How can the government regain the trust of the people?

I refer to the article “Has trust in the government been eroded? It’s time to talk frankly” (Straits Times, Feb 1).

The article by Straits Times Opinion Editor, Chua Mui Hoong states that “For this group, maintaining trust in Government is not the issue, because it has already been eroded. They may be a minority, but they are vocal, and with social media and technology, their views spread quickly and are amplified.

As someone from the media with some access to the political elite, who remains friends and in touch with ordinary folk remote from the centres of political power, I sometimes feel like I live in two worlds.

I defend the Singapore system to those who have lost confidence in it. I am proud of my country. I am also a product of the same system that produced the political elite – some schoolmates are in the top rungs of the public and political service. I too believe in the importance of exceptional, competent, honest government. I give our leaders the benefit of the doubt; I believe most mean well and are doing their best.”

If we study history – there are ample examples of how trust is regained from the people.

When there is a change in leadership – the new leaders have an opportunity to be transparent and accountable for the past. After all, these were not during their watch.

So, Singaporeans may soon be able to look forward to the following:-

  • to have “live telecast” of Parliamentary proceedings?
  • to have the signing of a petition at public locations, for the live telecast of Parliamentary proceedings?
  • to make public the CPF Life’s actuarial reports?
  • to make public the MediShield Life’s actuarial reports?
  • to make public the formula and the criteria, for calculating the financial assistance under Comcare?
  • the employment change that went to Singaporeans, instead of locals (Singaporeans and permanent residents (PRs))?
  • the number of new PRs and new citizens (average of 30,000 new PRs and 20,000 new citizens granted per year) that are automatically reclassified as resident workers (jobs growth, unemployment rate)?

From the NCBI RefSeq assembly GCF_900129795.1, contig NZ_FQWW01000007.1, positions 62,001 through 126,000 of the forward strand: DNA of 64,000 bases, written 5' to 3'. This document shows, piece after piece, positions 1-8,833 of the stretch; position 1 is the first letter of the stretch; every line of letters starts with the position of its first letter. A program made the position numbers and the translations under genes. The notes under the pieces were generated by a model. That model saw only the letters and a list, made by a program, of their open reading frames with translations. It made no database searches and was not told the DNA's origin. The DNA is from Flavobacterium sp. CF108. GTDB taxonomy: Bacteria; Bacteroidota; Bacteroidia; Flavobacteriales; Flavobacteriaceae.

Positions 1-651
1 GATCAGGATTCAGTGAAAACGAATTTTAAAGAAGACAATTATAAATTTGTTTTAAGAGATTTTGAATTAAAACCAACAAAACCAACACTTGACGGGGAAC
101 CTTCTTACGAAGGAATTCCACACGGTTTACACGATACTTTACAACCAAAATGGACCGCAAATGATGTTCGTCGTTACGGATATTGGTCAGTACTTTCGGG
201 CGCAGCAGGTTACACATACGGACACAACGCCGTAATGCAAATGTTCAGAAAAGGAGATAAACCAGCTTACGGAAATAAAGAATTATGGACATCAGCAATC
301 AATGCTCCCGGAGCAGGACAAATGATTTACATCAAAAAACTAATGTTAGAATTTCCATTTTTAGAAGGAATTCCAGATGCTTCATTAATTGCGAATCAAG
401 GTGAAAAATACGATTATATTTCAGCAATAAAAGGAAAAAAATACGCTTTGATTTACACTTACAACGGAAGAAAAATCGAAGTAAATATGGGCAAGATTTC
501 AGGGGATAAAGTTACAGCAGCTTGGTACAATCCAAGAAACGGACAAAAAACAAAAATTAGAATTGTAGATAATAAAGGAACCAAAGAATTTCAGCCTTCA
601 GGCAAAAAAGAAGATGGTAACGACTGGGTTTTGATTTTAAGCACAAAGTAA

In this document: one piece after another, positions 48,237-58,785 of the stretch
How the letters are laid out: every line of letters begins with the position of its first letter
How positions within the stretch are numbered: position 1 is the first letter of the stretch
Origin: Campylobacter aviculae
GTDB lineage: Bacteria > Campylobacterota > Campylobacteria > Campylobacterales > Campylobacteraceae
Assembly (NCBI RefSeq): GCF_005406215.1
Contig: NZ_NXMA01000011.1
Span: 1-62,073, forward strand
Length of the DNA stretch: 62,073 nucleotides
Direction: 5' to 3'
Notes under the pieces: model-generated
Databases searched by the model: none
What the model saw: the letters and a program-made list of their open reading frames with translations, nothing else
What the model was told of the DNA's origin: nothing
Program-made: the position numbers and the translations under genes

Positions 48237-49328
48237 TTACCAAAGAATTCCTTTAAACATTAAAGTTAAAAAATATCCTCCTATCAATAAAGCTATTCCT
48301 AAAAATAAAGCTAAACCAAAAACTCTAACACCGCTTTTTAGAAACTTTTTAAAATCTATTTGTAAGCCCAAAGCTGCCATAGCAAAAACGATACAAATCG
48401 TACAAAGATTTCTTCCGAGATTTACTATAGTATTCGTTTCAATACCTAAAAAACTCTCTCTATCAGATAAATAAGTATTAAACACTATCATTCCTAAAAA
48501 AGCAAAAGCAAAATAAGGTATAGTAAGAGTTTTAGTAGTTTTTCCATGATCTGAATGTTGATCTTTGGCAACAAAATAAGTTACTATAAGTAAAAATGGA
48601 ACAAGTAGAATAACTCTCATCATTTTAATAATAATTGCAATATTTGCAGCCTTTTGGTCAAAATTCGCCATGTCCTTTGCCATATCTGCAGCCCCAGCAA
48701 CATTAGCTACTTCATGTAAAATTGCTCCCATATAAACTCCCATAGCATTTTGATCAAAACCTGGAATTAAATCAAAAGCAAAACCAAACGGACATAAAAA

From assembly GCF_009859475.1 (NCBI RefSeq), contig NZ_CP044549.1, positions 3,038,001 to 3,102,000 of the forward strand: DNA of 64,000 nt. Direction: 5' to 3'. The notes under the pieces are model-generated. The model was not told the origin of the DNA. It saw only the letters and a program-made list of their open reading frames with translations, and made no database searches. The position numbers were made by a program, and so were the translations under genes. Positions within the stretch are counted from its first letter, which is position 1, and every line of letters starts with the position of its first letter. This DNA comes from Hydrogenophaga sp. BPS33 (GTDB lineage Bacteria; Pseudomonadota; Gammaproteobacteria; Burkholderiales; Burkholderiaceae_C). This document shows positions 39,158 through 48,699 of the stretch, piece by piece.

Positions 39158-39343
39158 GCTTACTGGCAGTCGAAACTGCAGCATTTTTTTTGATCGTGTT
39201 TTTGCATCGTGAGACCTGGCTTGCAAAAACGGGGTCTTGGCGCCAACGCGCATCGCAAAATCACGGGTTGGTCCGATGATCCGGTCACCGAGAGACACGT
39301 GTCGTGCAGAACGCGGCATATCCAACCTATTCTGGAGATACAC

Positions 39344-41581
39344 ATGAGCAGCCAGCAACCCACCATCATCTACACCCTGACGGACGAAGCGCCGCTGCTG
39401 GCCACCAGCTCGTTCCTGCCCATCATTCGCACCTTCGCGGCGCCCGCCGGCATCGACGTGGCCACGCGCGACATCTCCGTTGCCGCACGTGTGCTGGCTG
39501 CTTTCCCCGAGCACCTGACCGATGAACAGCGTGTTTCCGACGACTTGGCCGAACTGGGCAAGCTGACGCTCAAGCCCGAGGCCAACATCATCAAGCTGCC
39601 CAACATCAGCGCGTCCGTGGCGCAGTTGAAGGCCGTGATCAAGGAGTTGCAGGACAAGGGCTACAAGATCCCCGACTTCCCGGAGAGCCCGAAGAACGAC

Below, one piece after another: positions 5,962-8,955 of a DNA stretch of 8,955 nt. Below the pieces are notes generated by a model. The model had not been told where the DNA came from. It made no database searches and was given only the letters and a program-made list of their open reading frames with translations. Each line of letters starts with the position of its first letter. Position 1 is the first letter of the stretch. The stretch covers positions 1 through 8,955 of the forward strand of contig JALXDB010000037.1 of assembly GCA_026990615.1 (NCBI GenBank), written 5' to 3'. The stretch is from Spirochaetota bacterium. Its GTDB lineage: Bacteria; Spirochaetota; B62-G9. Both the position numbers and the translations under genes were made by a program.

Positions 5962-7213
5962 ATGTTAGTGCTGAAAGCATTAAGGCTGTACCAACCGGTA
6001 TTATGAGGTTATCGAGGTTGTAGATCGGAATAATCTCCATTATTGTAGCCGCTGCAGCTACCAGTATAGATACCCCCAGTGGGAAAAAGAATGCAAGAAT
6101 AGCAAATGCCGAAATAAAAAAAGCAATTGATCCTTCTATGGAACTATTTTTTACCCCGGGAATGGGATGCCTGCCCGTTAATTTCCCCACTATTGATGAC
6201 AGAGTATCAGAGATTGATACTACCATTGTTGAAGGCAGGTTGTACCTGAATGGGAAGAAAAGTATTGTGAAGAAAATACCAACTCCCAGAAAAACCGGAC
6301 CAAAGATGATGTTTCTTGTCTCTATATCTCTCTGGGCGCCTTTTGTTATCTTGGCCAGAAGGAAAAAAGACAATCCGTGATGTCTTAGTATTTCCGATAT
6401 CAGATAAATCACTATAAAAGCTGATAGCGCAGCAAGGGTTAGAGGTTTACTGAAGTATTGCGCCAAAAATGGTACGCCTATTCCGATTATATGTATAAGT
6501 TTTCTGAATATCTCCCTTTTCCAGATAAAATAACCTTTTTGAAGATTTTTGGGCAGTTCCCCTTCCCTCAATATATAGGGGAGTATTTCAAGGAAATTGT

• the difference between the returns derived from our CPF funds and the interest rates credited to our CPF accounts?
  • the additional revenue to the public transport operators by deferring -3.2 per cent of the -5.4 per cent fare reduction (computed from the fare adjustment formula) to next year’s Fare Review Exercise?
  • how much the “real starting salaries” of polytechnic, university and ITE graduates have decreased in real terms in the last eight years or so?
  • the actual proportion of true-blue Singaporeans in the population, after adjusting for new citizens?
  • what is our social welfare expenditure as a percentage of GDP?
  • what is the cumulative sum paid to new citizens over the years, under the HDB  Citizen Top-Up ($10,000 housing subsidy that is given to eligible Singapore Citizen/Singapore Permanent Resident (SC/SPR) households when a qualifying household member becomes a Singapore Citizen)?
  • what is the proportion of the CPF housing grants given as a percentage of the total revenue from selling HDB flats?
  • for the more than 1,100 PMETs helped under the career support programme – what is the percentage helped, out of the number of unemployed PMETs?
  • how many civil servants have ever complained about their Minister to their permanent secretaries or the head of the civil service, in the history of Singapore?
  • in the history of Singapore – how many companies have been “given a conditional warning in lieu of prosecution” for corruption?
  • how much profits are made in total by Singapore Power, Singapore PowerAssets and the power generating companies?